In recent years I have found myself experimenting more and more with still image capture and manipulation. My interest is gravitating towards the spatial and formal balance within the image frame and the colour properties embedded within the digital file. This has lead me to explore through my research the “fabric” of the digital image and the consequent means of its display and reproduction.
This aspect to my practice evolved from my research into the narrative representations of technoculture in contemporary image making. The politics of representation I found were embedded in not only their production (or capture) but also their presentation and ultimately their site of storage. This becomes one part of an image’s texture. This eventually lead me to the work of artists such as Stephan Tilman, Thomas Ruff, Bruno Levy and Trevor Paglen, all of whom interrogate in some way the ‘digital fabric’ of their image constructions.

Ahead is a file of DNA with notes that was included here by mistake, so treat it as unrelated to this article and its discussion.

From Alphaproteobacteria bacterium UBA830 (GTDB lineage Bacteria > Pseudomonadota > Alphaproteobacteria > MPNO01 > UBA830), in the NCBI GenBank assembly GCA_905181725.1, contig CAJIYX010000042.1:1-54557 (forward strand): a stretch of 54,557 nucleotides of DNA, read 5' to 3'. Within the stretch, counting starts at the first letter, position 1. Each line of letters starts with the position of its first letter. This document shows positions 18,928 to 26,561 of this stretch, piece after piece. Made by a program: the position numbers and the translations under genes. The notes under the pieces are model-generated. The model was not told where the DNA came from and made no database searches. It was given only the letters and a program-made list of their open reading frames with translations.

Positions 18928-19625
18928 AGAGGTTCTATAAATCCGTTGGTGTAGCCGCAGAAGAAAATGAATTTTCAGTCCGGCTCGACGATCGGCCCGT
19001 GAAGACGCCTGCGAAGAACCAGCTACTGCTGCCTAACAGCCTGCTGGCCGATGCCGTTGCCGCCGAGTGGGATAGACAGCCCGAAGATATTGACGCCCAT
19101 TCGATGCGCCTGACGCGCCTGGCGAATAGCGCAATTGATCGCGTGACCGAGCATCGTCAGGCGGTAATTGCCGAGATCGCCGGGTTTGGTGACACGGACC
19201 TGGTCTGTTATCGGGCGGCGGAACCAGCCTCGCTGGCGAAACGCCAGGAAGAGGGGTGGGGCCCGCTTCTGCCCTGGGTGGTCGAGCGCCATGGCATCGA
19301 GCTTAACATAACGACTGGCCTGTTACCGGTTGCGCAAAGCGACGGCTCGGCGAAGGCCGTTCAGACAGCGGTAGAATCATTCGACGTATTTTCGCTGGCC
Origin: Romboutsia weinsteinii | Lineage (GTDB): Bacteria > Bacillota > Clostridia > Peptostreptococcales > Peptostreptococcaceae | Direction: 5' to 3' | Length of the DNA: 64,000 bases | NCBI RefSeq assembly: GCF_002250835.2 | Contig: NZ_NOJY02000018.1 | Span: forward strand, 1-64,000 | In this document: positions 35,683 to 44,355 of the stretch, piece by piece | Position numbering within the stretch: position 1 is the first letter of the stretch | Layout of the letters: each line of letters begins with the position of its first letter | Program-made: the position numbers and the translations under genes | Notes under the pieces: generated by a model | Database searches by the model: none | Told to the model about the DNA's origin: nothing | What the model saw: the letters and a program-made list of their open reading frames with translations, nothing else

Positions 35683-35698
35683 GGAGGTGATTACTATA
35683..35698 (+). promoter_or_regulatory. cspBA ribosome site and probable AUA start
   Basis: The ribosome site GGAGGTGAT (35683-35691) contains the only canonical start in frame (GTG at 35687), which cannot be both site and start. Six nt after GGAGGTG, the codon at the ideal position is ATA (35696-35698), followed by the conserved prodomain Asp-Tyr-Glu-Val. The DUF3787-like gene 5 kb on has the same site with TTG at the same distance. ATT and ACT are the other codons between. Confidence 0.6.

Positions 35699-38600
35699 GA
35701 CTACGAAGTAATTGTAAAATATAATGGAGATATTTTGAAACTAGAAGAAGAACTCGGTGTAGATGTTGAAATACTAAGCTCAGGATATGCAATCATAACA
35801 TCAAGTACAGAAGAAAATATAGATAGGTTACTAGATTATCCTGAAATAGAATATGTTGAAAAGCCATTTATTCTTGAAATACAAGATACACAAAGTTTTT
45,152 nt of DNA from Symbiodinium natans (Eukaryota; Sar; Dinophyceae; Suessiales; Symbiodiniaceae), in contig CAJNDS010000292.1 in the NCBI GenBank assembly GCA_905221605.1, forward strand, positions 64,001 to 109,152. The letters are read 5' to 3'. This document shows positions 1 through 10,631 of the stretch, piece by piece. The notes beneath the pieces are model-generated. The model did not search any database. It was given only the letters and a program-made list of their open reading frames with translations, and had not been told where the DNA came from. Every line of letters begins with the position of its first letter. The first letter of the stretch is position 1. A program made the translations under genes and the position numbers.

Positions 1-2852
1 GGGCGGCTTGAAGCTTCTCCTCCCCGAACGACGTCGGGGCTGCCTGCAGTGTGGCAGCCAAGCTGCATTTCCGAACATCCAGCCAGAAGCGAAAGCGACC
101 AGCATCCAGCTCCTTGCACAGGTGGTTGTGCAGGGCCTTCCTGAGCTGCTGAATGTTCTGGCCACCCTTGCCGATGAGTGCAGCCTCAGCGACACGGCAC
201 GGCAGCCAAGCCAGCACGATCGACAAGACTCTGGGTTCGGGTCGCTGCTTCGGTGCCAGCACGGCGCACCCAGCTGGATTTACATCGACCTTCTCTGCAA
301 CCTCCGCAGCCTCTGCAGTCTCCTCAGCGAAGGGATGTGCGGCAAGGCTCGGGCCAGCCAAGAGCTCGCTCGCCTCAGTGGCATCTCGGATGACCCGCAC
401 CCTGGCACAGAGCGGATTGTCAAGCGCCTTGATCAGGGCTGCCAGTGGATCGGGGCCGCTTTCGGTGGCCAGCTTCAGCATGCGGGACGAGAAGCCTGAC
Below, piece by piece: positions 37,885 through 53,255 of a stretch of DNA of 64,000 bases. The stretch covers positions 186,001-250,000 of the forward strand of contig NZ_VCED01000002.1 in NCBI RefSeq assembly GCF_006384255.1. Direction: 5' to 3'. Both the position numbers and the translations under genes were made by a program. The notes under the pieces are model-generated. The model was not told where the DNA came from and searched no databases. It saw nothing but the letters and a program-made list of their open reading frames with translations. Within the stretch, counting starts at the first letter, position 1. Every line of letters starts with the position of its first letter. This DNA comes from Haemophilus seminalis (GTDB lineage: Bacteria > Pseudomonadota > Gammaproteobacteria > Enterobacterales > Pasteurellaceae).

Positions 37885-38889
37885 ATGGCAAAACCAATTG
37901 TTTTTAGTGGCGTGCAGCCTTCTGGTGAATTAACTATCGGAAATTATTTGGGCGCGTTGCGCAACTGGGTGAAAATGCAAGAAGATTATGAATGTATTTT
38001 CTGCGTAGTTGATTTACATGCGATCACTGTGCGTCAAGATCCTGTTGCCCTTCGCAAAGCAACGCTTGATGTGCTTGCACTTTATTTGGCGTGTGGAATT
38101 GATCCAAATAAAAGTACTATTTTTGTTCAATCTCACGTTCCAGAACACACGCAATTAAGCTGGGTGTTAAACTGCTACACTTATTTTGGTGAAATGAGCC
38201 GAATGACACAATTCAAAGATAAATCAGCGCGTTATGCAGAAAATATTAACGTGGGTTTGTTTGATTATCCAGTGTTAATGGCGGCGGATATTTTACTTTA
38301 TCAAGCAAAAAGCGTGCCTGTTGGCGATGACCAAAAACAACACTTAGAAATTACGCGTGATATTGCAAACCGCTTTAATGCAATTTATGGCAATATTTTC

In response to this I produced the Dark Euphoria series which formed part of the creative component for my PhD exhibition of the same name.
Dark Euphoria, 20112, series of A2 digital inkjet print on metallic gloss paper
These works are utilized throughout the thesis as emblematic image compositions of my aesthetic response to the notion of “dark euphoria” – a term first coined by Bruce Sterling at the Reboot 11 conference in Copenhagen in 2009. The images, which are manipulated samples of photographic works, represent an intervention into the fabric of the digital image and an attempt to expose the properties of the digital object in both its capture and its display. Several works from this series appear in the discussion pertaining to the light on dark aesthetic and machine visualization of scientific data (see Dark Euphoria thesis, pages 34, 159-161 & 196).
Click individual thumbnails to view full screen images: